A network of volunteers who prepare meals for the needy that began in Mexico City in March has now spread to Puebla, Jalisco, Aguascalientes, Nuevo León and the state of Mexico.
Cocinamos México (We Cook Mexico) began when founder Abelardo Marcondes took a bike ride through the capital city’s historic center and noted the number of homeless people on the city’s streets.
When the coronavirus pandemic hit, Marcondes, who runs Luxury Lab, a marketing and networking platform for those involved in the luxury sector, decided action was needed to help those in need and Cocinamos México was born.
The project recruits volunteers, mostly families, to cook and package 10 individual meals using their own supplies or those provided in a kit of donated ingredients.
Each meal includes protein, vegetables, fruit, water or a juice box and a dessert. The meals are packaged in biodegradable containers that the family decorates with jokes, drawings or messages of hope, such as: “Everything will be fine”, “This will end soon” and “Made with love.”
Once the meals are ready, they are picked up and distributed at churches. Last week the Mexico City initiative managed to feed more than 700 people in one day, including medical personnel.
The Cocinamos México objective is simple: “To raise awareness among the population that if it is in our hands to be able to help someone else, it must be done.”
Those who are not in a position to cook can also help out by donating ingredients and supplies, volunteer to help with meal distribution or simply help spread the word through social media.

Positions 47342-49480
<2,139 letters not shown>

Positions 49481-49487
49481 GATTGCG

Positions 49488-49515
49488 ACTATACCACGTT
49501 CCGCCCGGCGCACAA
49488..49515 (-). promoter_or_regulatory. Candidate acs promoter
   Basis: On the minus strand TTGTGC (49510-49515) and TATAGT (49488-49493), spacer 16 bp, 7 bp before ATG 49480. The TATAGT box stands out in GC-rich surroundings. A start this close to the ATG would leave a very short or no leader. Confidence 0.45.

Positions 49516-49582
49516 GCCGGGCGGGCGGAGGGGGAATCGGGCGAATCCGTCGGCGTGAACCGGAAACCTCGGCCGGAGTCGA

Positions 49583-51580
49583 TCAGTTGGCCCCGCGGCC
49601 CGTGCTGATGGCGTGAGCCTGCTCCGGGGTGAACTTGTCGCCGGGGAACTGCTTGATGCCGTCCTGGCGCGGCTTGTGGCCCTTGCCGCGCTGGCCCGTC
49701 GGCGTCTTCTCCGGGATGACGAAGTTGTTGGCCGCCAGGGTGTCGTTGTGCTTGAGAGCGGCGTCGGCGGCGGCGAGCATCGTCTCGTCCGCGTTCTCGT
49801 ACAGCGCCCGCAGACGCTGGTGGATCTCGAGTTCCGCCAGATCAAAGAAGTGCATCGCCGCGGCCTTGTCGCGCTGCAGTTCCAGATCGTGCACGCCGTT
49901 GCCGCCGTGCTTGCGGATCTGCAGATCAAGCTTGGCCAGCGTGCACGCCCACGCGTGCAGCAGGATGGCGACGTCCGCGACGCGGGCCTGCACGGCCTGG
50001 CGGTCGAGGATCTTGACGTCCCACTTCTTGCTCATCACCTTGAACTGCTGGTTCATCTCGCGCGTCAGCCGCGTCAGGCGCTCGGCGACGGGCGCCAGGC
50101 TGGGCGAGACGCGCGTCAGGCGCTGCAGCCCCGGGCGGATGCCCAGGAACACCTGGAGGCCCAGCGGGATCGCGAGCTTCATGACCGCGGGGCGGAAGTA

Luisa Hoyos, one of 120 volunteers with Cocinamos Toluca, cooks 15 to 20 meals a day with help from her entire family, even enlisting her 3-year-old to help decorate the to-go boxes. When the newspaper Milenio visited her home, the family was making chicken in green sauce, red rice with vegetables, and black beans.
In its first week, Cocinamos Toluca provided 300 meals for the unemployed, homeless, immigrants and others suffering from the economic crisis provoked by the coronavirus. The initiative will run until July at least, but the thought is that it should continue on a permanent basis even after the coronairus crisis has passed.
“I feel that as a human being, one has to give what one has, what one receives,” Hoyos explained. “I feel that I am obliged that if I always have a plate of food, I should at least give a little and do my bit.”